• I couldn’t agree more with your statement and this demonizing of carbohydrates is just absurd especially once you realize how vital they are to the body .

      • Thanks Kamen, always good to hear a view different to my own! I do understand your point of view on this one, but all I would say is that at least for me, by upping the protein (from real whole foods that is), my level of satiation definitely went up and appetite became easier to control and my previous carb cravings for ice cream (Snickers ice cream bars were my downfall), doritos, crisps etc eventually faded away.

        I’d be very interested to hear your thoughts on Dr Ted Naiman’s strategy – he claims he prefers to satisfy his energy requirements via protein – relying on thermogenesis to endogenously ‘fine-tune’ the exact amount of energy he requires. Clearly the one scenario where this may come up short is where you need a quick, brief ‘nitro-boost’ of energy that only exogenous glucose or stored glycogen can provide – but otherwise his strategy makes a lot of sense to me. And guys such as him, Shawn Baker and Dr Ben Bikman etc hardly appear energy-challenged (HIT workouts everyday/ world record rowing sprints, etc.) My energy also appears to have gone through the roof since starting down this route myself (no starchy carbs or fruit until dinner). I’m reluctant to go the whole hog though as I believe some (relatively low) carb is very beneficial – particularly for sleep and inducing the para-sympathetic/ rest & digest response – as per Chris Masterjohn’s views. Have you seen any studies indicating that Ted’s approach may be short-sighted?

        • Hi Rob, my view is not as different than yours but I rather am saying the protein up may not be the best strategy, depending on the individual and goals. I personally do not follow Ted’s advice. For me personally it is expensive, unnecessary and can also be problematic as carbs overloading (only for other reasons) for a great number of people.

          • 100% agree Kamen – different strokes for different folks, and as you say whilst some may find additional protein to be extremely satiating and to keep their calories in check, others such as yourself may find it unnecessary and expensive. That said though, in order to keep the costs down I do try and load up with cheaper forms of whole-food protein, for example canned sardines/ salmon/ mackerel, eggs, yogurt etc.. On the other hand though, I am definitely open to the view that it is not the protein alone that causes the satiation – but some combo of protein + fat from whole-foods. Interesting stuff no doubt!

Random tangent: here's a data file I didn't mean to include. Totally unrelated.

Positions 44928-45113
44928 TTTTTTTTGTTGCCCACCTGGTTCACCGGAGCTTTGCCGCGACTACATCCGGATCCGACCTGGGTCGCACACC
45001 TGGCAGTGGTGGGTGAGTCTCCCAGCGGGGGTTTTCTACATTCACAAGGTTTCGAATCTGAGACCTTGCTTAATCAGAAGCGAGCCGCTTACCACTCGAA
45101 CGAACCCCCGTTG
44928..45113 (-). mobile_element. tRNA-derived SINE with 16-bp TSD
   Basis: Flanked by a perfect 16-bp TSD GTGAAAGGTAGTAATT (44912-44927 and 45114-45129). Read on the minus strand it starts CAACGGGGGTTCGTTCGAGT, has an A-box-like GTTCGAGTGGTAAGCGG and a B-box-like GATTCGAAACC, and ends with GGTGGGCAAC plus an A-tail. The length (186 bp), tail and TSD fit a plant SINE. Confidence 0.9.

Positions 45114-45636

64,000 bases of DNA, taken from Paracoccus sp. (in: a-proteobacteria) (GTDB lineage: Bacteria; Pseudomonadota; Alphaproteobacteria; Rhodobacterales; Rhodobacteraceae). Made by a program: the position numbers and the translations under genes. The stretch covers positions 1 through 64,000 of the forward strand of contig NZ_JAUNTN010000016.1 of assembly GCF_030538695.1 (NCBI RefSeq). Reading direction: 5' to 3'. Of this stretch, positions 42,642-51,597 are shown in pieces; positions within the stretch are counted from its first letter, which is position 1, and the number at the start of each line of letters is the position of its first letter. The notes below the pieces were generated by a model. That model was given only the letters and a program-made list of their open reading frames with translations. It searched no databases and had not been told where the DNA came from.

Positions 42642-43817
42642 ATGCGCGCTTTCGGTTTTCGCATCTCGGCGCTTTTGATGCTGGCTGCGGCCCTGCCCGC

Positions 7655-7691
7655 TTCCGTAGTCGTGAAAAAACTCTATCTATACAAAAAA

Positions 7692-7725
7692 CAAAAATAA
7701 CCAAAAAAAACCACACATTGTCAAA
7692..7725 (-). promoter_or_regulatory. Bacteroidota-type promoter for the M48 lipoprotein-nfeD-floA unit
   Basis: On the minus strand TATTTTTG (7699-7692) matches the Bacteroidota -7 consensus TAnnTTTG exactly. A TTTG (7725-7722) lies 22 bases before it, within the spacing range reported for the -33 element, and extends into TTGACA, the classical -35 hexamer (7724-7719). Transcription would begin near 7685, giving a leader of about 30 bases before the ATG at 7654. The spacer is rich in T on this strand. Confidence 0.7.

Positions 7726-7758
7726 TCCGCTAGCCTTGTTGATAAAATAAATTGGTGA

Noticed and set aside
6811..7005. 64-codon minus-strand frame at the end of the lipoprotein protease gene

• Hey Rob, put in short, I am not convinced by far, that more protein than a 0,8 to a gram per kilo(2,2 pounds) is necessary for building and maintaining muscle in the context of HIT training. In addition I do not use powders/supplements at all. That being said, putting it extra in your system for energy/satiety reasons I see as unnecessary waste, plus the byproducts of it’s digestion are still to be dealt with by the body. Another problem, when eating food only and aiming for calories often turns out to be eating almost only protein/fat foods. That also seems neither practical, nor best for me. If I am to point out to you a source that represents for me realistic nutrition guide, I’d recommend you read Mike Mentzer’s Heavy Duty nutrition booklet. You can still find in the internet. All plane and simple. You may be surprised how many of today’s nutritional topics and trends were there as well…some 35 years ago. Greetings!

    • Yep Rob not a bad strategy (and many low carb people OD on fat to their detriment…)

  • Here’s a question for you Ivor – have you heard the recent podcast that your fellow engineer Dave Feldman did on Peter Attia’s show? Peter is one guy whose opinion I hold a lot of stock by – but he effectively tore apart Dave Feldman’s hypothesis that in the scenario of high HDL/ low Triglycerides then LDL levels are irrelevant. He implied that he was very wary of engineer-types getting overly confident in their problem-solving abilities and ignoring the many years of medical research (Ronald Krauss etc) that has already shown to a high degree of probability that high LDL levels are concerning in and of themselves. Frankly I am not at the same intellectual level as Peter or Dave so am not really able to definitively come down on one side or the other. What’s your view on this?

    • Hey Rob